As with coin collecting, cleaning stamps, especially classic postage stamps, is not recommended, unless the cleaning is urgently required for the protection or restoration of the particular item. For example, the cleaning of buried ancient coins, to restore their original detail.
Recently I had a web inquiry asking if it was acceptable to remove toning from 1872 German definitive stamps with an eraser. Of course not, and it reminded me of the urgency of getting this important information about cleaning stamps up on my website as-soon-as-possible. I have personally committed such "sins" in the past, in trying to enhance the appearance of a newly acquired treasure, and in some cases, I wound up completely destroying the stamp.
Once I even tried cleaning some oily spots out of a nice used U.S. 1851 10c Issue by soaking it in a solution of soapy water, then repeatedly rinsing with clear water. It worked. But I later tried the same process with an Confederate States 1863 10c Issue. The blue ink dissolved and I wound up with a piece of very white blank stamp paper! The caveat? Artificially cleaning stamps, especially valuable classic postage stamps, can be very dangerous.
Up to 170 year old postage stamp paper is very fragile! Using an artificial cleaning device, such as an eraser, may damage the paper, the fine printed detail, or possibly tear the very fragile perforations on them. Cleaning stamps may result in the particular stamp having an "artificial" appearance, as well.
That's not to say you can’t "work" on your stamps ....
On a very large majority of my 19th Century used classical stamps, I have often used the method of soaking them in a dish of water, removing unsightly adhesions, and then drying and pressing them. Sometimes the stamps have lumps in them from old paper hinges or gum traces on the back, which can ultimately cause damage to them, if it is not removed. Even with some mint classical stamps, removing the gum is sometimes an option to preserve the stamp, as the gums of that era contained chemicals which could eventually discolor or crease the paper, destroying the paper the stamp is printed on. Mint 19th Century classic Austrian definitive stamps are very bad in this respect. This is even true of 20th Century stamps! Take a look at a Germany Hindenburg flight cover with the Hindenburg Zeppelin airmail stamp issue on it. Gruesome! The gum on these stamps contained "sulfuric acid"!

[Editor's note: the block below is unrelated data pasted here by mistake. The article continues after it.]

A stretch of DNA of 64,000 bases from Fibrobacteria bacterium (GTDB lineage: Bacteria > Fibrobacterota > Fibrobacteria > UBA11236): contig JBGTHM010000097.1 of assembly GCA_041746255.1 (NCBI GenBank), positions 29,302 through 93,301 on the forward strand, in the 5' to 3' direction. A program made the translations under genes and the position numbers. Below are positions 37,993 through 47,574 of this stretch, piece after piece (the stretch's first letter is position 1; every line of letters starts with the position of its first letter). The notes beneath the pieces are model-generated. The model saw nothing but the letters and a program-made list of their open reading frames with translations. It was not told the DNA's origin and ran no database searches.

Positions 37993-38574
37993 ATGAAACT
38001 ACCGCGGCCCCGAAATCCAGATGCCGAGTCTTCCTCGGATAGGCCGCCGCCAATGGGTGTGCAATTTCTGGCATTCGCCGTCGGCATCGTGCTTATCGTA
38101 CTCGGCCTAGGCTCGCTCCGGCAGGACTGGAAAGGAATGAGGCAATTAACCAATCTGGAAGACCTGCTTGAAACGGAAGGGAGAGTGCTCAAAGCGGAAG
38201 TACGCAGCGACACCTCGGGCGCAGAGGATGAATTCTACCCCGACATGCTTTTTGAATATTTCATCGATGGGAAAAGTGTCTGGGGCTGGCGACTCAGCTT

For simple soaking, just follow this process:
Many times this will result in a nice, fresh looking stamp, and it may even remove some paper toning. This method, is safe for most stamps, BUT, do some test soakings on cheap or damaged stamps first, to verify that the inks won’t run. For example, early British definitive stamps were printed with fugitive inks to prevent their reuse. Soaking or peroxiding these will cause the colors to run.
Paper naturally tones over many years .... as with currency notes, old newspapers, old paper documents, old books, etc. With my early US, years ago, I had a problem with toning and oxidation. Stamps printed in "red" shades are especially subject to oxidation. With my U.S. 3c 1851 issues, sometimes newly acquired stamps would appear almost brown, having originally been brilliant shades of Orange Brown and Brownish Carmine.
Another method for restoring the original colors from oxidation, or to possibly lighten age toning, is to soak them for a short while in Hydrogen Peroxide .... available at most grocery / drug stores. It works well with engraved postage stamps and with most lithographed or typographed stamps, but if the stamps are photogravure, you should be very careful. As aways, TEST THE PROCESS with CHEAP stamps first.
the stamp is an “expensive” one, I would suggest soaking it good, and
if that doesn’t work .... just leave it alone. I have destroyed very
valuable treasures in the past by unnecessary attempts at cleaning
stamps. If it is a stamp that you would have no issues about replacing
with another one, should something go wrong, then proceed as you wish.
If you don’t want to take that chance, then leaving it alone is probably
a good idea.